SAN DIEGO, CA -- June 14, 2002 -- A San Diego Superior Court Judge fined R.J. Reynolds Tobacco Co. $20 million for targeting teenagers in its cigarette advertising campaigns (State of California v. R.J. Reynolds Company, June 6, 2002). Under the terms of a 1998 national settlement with major tobacco companies, R.J. Reynolds (RJR) had agreed to refrain from taking "any action, directly or indirectly, to target youth." The company violated that agreement, Judge Ronald Prager wrote, by advertising in magazines such as Hot Rod, Rolling Stone, and Sports Illustrated, which have a high number of young readers.
RJR made no changes in its marketing strategy after the settlement was reached, according to the court, and failed to track whether it was reducing youth smoking. Instead, the maker of the popular cigarette brands Camel, Winston, and Salem, exposed teenagers to advertising at levels very similar to those of adult smokers.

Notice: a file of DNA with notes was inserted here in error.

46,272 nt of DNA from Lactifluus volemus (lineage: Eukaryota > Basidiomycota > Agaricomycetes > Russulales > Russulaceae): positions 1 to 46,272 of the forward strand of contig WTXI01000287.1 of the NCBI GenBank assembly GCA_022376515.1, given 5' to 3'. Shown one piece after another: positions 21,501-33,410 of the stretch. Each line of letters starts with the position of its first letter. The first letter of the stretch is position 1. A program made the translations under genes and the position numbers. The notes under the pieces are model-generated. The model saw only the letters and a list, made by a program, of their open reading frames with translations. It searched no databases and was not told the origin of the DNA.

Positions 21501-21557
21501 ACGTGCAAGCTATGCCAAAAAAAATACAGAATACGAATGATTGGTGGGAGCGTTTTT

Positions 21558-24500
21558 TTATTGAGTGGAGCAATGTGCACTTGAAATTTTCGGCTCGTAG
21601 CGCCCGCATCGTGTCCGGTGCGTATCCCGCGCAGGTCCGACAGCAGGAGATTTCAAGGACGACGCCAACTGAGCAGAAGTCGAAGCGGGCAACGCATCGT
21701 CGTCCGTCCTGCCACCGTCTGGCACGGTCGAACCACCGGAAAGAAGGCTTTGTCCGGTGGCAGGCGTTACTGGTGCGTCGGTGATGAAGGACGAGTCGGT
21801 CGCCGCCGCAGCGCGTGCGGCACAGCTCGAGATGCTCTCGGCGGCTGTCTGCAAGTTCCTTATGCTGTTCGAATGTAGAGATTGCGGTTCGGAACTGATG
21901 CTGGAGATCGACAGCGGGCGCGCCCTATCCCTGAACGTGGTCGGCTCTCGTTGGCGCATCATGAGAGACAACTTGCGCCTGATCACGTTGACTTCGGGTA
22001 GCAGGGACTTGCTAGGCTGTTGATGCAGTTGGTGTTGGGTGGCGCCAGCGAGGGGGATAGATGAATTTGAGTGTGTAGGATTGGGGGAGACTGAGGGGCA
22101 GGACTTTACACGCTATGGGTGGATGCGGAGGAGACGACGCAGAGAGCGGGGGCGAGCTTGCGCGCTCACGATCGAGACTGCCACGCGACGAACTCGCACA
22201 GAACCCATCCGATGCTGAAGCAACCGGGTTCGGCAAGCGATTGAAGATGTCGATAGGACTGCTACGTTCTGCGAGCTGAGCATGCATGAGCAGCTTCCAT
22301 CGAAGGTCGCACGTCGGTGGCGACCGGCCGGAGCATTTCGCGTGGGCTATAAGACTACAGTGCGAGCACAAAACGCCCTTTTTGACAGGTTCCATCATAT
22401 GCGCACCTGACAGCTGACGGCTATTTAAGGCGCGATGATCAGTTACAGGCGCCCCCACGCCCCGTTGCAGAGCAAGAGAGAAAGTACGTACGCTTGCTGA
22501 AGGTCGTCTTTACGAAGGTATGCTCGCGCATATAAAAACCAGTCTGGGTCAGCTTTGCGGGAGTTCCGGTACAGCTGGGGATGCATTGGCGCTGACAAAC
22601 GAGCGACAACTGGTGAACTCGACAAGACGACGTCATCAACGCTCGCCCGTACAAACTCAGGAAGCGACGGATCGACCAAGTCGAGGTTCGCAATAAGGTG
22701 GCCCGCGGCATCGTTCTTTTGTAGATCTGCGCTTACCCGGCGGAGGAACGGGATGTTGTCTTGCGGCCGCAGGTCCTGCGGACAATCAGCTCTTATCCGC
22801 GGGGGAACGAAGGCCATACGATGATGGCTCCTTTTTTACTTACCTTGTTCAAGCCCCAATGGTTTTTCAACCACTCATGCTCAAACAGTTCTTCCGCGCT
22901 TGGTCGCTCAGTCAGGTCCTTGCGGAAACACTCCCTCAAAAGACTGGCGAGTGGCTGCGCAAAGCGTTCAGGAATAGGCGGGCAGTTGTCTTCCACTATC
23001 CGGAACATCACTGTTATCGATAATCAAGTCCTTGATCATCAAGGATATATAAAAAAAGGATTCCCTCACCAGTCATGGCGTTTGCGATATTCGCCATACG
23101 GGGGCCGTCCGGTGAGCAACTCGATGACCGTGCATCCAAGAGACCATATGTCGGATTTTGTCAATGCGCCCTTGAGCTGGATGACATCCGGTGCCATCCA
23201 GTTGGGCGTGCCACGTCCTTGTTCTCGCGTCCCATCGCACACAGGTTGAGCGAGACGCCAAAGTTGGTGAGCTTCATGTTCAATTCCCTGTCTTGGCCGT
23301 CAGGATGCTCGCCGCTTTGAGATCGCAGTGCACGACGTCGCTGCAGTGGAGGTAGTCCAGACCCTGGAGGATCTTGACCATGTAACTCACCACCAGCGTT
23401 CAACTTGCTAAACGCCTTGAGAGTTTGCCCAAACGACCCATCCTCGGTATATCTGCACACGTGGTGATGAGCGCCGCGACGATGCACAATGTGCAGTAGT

"When hundreds of your customers die every day, the only way to stay in business is to hook new ones," California Attorney General Bill Lockyer commented about RJR and the California lawsuit. "But targeting children in your quest for new consumers is unlawful, shameful and will not be tolerated in California."
Other California Tobacco Lawsuits Against RJR
RJR has been the subject of other recent California tobacco lawsuits. In May, 2002, a Los Angeles court fined the company $14.8 million for illegally handing out more than 100,000 packs of free cigarettes on public grounds. In December, 2001, a court found RJR had violated the 1998 settlement agreement by posting outdoor advertising at sporting events. And in January 2001, a settlement was reached between the state of California and RJR based on charges that the company distributed free cigarettes through the mail without first properly verifying the identify and age of recipients.